July 23, 2011 by Post Team
Prometheus, Director Ridley Scott is still vague on the details of his latest film, Prometheus; the director gave a packed room H of his first look at San Diego Comic-Con. Prometheus marks the return of director Ridley Scott in the genre of science fiction and has been described as a sorta-somewhat-but not really a prequel to 1979 Scott’s masterpiece, “Alien”.
Courtesy of Twentieth Century Fox, the panel was moderated by Promethean writer Damon Lindelof, co-creator of “Lost” and writer / producer of the upcoming “Cowboys & Aliens.”
Lindelof began the panel with a story of how he became involved with the project and chose to write the final draft of the script. You may have heard this story before the Show Kevin Pollak Chat – if not, you can enjoy the full two hours and 40 minutes of the interview here:
Then the panel jumped right into the presentation of archival material. The presentation began with a montage of video from Scott’s previous work with the promise that the director who created such iconic works as “Blade Runner” and “Alien” is back to redefine gender.
Then came the video for “Prometheus.” Jason Dussault Geeks of Doom describes the rapid-fire sequence as “astronauts find the dark corridors of a ship before reaching a huge structure, antique look to the writings of foreigners in the walls and small, evenly spaced bumps the ground. ”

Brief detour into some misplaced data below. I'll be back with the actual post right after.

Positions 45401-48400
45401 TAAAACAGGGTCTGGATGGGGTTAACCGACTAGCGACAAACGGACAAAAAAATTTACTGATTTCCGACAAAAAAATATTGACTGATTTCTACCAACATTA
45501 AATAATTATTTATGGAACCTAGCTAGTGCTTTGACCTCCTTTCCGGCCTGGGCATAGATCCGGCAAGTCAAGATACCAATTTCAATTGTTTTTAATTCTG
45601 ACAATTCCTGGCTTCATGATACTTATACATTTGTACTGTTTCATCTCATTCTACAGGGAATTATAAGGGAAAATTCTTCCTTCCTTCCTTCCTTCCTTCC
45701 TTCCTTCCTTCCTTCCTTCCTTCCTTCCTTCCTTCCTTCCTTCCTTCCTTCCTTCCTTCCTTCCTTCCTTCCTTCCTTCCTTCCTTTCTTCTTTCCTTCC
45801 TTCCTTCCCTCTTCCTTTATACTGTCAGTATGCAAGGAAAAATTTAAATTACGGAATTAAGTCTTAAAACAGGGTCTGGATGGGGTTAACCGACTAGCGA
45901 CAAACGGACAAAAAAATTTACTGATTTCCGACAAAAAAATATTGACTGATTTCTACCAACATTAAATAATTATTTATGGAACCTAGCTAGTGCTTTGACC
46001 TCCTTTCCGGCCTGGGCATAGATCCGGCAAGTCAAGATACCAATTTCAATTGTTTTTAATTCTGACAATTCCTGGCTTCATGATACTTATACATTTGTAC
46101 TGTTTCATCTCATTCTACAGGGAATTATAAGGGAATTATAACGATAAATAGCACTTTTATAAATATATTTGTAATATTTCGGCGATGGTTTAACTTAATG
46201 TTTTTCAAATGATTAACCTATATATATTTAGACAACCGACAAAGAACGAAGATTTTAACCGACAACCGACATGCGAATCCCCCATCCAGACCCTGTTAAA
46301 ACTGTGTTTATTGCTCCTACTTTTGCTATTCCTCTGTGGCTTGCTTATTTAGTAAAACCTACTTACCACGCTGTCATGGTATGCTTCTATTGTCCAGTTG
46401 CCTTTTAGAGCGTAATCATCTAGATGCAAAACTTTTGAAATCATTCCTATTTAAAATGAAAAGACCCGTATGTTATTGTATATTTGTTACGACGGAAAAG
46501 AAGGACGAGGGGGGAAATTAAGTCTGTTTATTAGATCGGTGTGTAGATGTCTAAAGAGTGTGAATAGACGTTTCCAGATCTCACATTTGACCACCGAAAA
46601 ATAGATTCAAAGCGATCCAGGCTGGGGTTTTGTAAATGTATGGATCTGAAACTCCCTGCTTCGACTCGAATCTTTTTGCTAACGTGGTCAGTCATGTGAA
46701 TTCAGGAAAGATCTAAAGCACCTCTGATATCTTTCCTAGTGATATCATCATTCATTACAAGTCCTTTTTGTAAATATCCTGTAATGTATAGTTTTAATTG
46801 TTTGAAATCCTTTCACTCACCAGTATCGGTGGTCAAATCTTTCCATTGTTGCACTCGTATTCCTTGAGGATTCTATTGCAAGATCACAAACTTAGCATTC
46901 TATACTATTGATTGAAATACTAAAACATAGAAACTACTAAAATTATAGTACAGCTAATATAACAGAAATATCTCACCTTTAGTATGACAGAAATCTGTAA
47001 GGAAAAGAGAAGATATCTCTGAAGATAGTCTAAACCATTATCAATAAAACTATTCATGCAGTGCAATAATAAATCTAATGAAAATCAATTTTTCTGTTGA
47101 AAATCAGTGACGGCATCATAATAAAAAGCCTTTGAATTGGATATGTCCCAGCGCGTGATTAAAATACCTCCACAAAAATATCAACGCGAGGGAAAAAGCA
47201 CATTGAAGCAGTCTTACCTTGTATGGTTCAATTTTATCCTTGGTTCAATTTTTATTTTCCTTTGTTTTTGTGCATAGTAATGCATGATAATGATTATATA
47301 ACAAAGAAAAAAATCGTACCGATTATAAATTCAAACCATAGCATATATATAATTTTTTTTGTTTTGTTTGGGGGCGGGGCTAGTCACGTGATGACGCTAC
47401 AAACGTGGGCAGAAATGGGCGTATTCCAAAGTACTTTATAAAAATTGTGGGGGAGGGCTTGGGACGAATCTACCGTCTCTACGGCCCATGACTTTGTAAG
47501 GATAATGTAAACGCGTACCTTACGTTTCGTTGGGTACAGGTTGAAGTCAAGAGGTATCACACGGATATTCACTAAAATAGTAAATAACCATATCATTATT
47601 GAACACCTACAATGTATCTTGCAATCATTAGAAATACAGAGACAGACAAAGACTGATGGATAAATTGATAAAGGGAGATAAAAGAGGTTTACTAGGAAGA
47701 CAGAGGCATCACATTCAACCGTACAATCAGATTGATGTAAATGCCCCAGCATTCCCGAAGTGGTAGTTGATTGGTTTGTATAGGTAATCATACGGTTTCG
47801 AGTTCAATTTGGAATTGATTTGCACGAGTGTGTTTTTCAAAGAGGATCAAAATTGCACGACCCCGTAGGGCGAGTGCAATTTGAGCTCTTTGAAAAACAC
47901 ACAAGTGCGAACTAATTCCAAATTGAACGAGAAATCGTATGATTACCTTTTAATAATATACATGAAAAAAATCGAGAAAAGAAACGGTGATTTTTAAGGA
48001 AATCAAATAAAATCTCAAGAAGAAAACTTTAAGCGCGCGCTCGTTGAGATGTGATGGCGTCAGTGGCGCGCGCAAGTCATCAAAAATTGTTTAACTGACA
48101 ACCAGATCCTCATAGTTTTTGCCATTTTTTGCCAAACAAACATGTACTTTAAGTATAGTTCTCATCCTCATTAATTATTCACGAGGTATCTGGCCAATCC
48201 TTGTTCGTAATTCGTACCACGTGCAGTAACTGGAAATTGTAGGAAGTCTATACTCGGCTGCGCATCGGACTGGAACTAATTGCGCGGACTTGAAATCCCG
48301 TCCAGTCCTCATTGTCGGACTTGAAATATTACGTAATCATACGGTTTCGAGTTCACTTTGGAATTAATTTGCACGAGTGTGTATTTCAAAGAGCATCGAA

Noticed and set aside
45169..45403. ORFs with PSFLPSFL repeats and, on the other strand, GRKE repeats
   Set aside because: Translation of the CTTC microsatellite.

The film was accompanied by a voiceover, with Ridley Scott explains: “It is the DNA of the original ‘Alien’, but that is all that happens.” This seems like Scott attempt to minimize the influence of his own 1979 film, and keep things so mysterious and vague as possible. We know that the film explores the mystery of the “space jockey” -. “Alien” giant fossilized body seen in the first
As the shots go faster, attendees were treated to scenes of nkd Charlize Theron doing push-ups (do not know why, but I do not think anyone complains), Michael Fassbender playing a strange sticky substance (the famous gel-like secretion left abroad, perhaps?) and someone burned by a flamethrower.
Perhaps the most interesting piece taken from the panel of Prometheus is Ridley Scott’s comments on the use of 3D technology. As noted Slashfilm, Ridley Scott told the audience, “I’ll never work without 3D again, even for small dialogue scenes. I love the whole process. 3D opens the universe in a dialogue scene, even small, so I’ve been very impressed with that. ”
Prometheus is definitely one of my most anticipated movies of 2012 and here’s hoping that Scott makes a triumphant return to the genre of science fiction and at the same time, validates 3D as an artistic element and not just a tool to money used in the studies.
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